- A song streams from your Pandora app, and you click “thumbs up!”
- A parent reads a book to a baby, taps an image of a Labrador and says, “dog!”
- A student looks at the results of a Google search and clicks the fourth link.
What do all three of these things have in common with a data scientist's work? And why should an InfoSec professional care?
Software applications and babies can’t read your mind—but with your help, they can recognize
patterns, and adjust their behaviors accordingly. To Pandora, music is data, and a particular song is made up of many different features, including tone, beats per minute, instrumentation, and many others (see the Music Genome Project). When you click the Pandora "thumbs up," you help give that complex constellation of features a simple label—in this case you are saying, “I like it!”
This is called “labeling,” and it’s a vital part of training Artificial Intelligence (AI) across many domains—including in Cyber Security.
Labeling allows AI to understand the implications of a pattern. Once an AI knows the label associated with a pattern, it will evaluate future patterns based on that knowledge. When you “thumbs up” a song, you are helping the algorithm find other songs that share some of the same features. If you continue to click “thumbs up” on the next set of songs, Pandora becomes even more precise in finding similar songs. This also applies to AI in a Cyber Security scenario: labels “train” AIs to recognize attacks, while bypassing innocuous interactions.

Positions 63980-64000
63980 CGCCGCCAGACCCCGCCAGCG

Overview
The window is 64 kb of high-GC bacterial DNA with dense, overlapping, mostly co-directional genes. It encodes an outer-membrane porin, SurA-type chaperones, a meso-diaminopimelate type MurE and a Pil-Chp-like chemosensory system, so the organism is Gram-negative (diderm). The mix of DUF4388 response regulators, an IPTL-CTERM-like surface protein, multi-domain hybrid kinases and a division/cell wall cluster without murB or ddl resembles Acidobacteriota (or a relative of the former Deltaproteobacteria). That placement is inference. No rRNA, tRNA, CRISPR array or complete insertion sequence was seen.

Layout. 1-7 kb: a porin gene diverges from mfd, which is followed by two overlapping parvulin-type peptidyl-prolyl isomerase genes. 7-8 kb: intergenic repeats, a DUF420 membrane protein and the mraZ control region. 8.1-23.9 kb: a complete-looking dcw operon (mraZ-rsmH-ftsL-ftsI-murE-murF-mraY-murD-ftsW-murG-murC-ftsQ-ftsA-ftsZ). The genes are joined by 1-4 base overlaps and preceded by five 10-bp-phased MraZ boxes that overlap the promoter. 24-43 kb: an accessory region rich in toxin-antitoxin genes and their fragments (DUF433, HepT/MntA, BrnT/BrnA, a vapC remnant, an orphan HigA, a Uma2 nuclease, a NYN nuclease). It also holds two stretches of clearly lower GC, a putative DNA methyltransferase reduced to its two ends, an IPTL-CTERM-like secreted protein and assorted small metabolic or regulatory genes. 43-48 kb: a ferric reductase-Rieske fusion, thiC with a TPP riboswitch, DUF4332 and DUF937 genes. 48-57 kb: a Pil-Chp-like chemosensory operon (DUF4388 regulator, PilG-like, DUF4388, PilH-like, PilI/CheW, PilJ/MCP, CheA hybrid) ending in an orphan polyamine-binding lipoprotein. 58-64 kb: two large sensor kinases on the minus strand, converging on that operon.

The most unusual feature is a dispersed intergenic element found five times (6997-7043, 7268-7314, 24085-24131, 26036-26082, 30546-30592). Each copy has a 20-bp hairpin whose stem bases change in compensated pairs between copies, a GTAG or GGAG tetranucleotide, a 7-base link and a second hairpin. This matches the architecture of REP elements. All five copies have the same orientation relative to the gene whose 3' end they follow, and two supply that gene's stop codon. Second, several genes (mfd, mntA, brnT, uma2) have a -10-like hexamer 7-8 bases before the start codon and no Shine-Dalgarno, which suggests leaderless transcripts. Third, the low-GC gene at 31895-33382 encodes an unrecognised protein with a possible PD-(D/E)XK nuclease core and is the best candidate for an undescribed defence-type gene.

This training occurs both ways. Let’s think about what happens when an AI is incorrect—Pandora sends a listener a song they don’t like, a baby misidentifies a cat as a dog, or Google comes up with three top results that are irrelevant to the original search.
What action does the human take? In Pandora-land, the human clicks thumbs-down. Or the parent corrects the child. Or the student clicks the fourth link displayed by the search. Now a new label has been generated, and that helps the AI (or baby) become more precise in identifying what the human will call the pattern the next time it observes it.
The same goes for InfoSec. If an AI classifies an innocent interaction as harmful, or vice versa, an expert can correct it. As a result, it gets a little more intelligent—it will never make that same mistake again. And unlike you when you’re trying to figure out something new, AIs don’t need sleep or lunch breaks. They can learn 24/7/365.
So next time you’re grooving along to a song in Pandora, spare a thought: you’re not just getting cool tunes from this friendly AI—you’re making it smarter, too.